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  9 things keeping CEOs up at night 

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Developed economies are in a state of flux due to the digital revolution, the pandemic and increased geopolitical threats. All these have had noticeable effects on prices, supply chains and consumer behavior.

Naturally, there are profound implications for business. Amid high uncertainty, with many factors well beyond managers' control, fine-tuning value propositions to best reach the market and the customer is more essential than ever.

Four IESE marketing professors -- Julián Villanueva, Luis Ferrándiz, Juan Manuel de Toro and Francisco Iniesta -- asked a working group of Spanish CEOs and business leaders to name their most pressing concerns in the new landscape. The results are reflected in a 2022 report (in Spanish).

The surveyed CEOs' main concerns include:

1) Changes in managing the sales network
. The sales team must master the realms of both physical and digital sales, which are often intermingled. Business managers have a responsibility to train sales reps for these new realities, some caused by the digitalization of the customer journey, some by digitalization in production. In short, the types of sales relationships have changed, and businesses need to adapt.

2) Price management. CEOs must manage for inflation, which may be long or short lived. That means implementing purchasing policies and pricing strategies to minimize negative impacts going forward.

3) New technologies and the use of data
, which improve the effectiveness of sales initiatives and measure customer lifetime value (CLV). The use of data can also be applied to personalized offers, maintaining customers and targeting the most interesting customer profiles.

4) Managing highly uncertain environments. Some CEOs flagged the need to think short-term in highly changeable environments, while others expressed the view that a long-term perspective was important, perhaps helping to identify new business models.

5) Balancing the budget between Marketing and Sales. The Marketing Department, which has traditionally played a support role, has become the main driver of omnichannel -- that is, integrated off- and online shopping options. There are more and more marketing technology systems (martech) that help generate leads.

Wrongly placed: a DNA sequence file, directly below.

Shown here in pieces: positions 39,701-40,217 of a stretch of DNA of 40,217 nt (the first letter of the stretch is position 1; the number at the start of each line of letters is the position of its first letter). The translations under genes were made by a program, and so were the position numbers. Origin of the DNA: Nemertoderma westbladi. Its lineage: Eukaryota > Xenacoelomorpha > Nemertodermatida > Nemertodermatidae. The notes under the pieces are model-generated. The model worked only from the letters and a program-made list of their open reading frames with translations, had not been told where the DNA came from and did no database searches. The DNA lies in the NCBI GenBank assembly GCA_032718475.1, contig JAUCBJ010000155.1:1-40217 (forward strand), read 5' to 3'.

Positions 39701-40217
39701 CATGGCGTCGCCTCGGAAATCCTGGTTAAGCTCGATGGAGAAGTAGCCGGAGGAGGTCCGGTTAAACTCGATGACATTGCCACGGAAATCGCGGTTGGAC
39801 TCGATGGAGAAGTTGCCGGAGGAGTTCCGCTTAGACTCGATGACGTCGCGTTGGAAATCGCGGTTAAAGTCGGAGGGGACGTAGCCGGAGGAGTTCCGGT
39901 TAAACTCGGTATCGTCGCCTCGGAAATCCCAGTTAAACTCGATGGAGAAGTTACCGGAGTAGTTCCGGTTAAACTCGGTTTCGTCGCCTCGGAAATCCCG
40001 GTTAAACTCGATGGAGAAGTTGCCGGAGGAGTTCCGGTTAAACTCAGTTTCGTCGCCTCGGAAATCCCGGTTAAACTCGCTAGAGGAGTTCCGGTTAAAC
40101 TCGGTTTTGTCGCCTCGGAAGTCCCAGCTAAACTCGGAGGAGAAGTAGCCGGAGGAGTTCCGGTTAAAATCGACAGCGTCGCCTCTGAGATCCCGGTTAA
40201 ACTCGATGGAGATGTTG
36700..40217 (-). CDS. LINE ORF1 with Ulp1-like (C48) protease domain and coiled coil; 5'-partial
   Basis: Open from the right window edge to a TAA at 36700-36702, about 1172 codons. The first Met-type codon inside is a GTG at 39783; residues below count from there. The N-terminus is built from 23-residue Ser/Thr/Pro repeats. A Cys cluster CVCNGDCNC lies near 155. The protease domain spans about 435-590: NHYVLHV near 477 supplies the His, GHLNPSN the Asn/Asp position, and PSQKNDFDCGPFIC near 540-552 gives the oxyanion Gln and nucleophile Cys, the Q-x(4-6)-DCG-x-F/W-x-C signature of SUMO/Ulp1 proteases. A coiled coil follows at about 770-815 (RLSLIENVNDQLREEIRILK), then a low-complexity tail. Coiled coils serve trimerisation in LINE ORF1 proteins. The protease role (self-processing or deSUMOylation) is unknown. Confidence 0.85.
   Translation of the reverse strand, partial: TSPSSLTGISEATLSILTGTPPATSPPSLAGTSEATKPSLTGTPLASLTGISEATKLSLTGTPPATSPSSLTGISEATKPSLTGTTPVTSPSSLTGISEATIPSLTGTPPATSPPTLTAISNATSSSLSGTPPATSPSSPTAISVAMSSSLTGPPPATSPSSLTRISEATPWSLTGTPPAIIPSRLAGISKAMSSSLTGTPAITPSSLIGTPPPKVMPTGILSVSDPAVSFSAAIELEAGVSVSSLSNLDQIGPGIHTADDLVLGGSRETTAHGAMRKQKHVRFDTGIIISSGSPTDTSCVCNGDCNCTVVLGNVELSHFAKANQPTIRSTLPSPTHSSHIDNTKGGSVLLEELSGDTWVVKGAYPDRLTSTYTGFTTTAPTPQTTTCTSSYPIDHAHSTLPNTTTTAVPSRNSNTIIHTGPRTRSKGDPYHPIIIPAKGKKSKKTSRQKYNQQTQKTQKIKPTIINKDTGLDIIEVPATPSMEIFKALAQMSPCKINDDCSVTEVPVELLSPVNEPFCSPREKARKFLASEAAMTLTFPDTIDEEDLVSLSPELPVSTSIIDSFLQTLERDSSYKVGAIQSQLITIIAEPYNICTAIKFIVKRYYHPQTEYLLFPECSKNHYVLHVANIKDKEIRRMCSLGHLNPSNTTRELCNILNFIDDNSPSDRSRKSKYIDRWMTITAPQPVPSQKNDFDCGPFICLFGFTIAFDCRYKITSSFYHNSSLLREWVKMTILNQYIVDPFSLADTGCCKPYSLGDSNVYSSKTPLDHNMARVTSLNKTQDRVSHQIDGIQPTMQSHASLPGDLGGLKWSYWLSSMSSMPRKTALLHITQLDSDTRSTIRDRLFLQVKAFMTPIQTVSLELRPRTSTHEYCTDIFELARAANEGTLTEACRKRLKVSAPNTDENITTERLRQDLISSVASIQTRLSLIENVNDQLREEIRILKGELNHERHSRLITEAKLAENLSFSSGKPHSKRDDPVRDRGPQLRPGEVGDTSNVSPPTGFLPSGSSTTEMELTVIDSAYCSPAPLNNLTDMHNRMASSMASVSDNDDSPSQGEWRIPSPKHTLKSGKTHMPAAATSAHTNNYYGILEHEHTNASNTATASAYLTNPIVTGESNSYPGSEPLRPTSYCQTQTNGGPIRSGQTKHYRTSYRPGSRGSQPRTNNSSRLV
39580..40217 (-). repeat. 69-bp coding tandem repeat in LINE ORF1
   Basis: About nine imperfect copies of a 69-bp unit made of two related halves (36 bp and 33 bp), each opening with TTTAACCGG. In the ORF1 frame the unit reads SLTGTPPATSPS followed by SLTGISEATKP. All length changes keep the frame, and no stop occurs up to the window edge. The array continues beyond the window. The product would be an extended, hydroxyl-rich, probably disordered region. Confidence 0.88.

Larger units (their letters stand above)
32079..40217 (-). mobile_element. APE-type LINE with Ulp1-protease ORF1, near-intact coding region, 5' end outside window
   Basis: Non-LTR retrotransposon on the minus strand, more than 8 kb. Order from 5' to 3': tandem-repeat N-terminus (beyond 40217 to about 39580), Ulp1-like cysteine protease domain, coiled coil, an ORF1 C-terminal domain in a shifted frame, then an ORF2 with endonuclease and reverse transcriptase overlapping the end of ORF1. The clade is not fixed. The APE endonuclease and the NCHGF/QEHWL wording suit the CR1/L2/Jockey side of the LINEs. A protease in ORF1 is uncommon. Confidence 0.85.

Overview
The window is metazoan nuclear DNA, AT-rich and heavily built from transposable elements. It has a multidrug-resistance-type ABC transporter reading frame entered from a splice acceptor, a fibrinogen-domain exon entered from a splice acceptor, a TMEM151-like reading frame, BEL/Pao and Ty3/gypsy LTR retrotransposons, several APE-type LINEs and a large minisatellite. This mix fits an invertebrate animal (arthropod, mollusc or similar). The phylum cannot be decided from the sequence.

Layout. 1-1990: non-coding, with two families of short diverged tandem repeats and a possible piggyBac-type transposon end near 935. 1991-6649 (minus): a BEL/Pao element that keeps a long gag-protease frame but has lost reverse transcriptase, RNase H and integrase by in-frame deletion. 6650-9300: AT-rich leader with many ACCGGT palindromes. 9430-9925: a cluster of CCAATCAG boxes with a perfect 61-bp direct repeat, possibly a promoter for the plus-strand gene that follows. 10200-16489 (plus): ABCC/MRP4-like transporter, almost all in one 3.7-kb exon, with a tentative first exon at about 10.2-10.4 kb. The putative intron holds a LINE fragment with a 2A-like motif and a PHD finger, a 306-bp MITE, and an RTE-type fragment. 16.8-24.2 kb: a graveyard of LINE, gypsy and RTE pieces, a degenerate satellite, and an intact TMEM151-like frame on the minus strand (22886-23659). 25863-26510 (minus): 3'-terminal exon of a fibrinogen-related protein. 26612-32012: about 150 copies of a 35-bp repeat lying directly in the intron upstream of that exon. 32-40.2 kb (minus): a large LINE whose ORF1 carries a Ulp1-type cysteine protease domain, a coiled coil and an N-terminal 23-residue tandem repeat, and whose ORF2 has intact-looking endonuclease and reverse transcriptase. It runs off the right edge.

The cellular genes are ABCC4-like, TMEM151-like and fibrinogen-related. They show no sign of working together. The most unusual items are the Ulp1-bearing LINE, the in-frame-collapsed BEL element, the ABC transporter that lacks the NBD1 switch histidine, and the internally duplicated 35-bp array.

6) The supply chain of the future. The past two years have caused widespread disruption for many companies dependent on suppliers. Conversely, products are emerging that, although they were considered of limited added value previously, are newly appreciated for their security and speed of supply -- for example, personal protective equipment for local healthcare providers in a health crisis.

7) The omnichannel challenge. First, there's the opportunity to interact with customers to learn in new ways. Second, new digital platforms can be incorporated as additional sales channels. Third, it's key to find the right talent and operating model to integrate older and newer channels effectively.

8) The brand and how it is communicated to the market
, which can be a source of differentiation and promote customer loyalty.

9) Organizational structures and agility in Marketing and Sales. Within many sectors, these departments are some of the top spenders on new technologies, and they require organizational changes and support.


Methodology, very briefly
IESE professors sent the participants (Javier Abadía, CEO of Gestora de Hoteles, Viajes El Corte Inglés; Juan Béjar, president of Aplicalia; Jesús Bonilla, CEO of Sanitas Dental; Sandra Daza, CEO of Gesval; Javier Godoy, owner of Gocotex; and Ana Góngora, CEO of Mediapost) a series of readings and questions to then discuss for an hour in a small group. This working group was moderated by IESE professors to share the issues that most concern them and the practices that seem to be working.
This article is based on:  Inquietudes ante el nuevo panorama comercial
Year:  2022
Language:  Spanish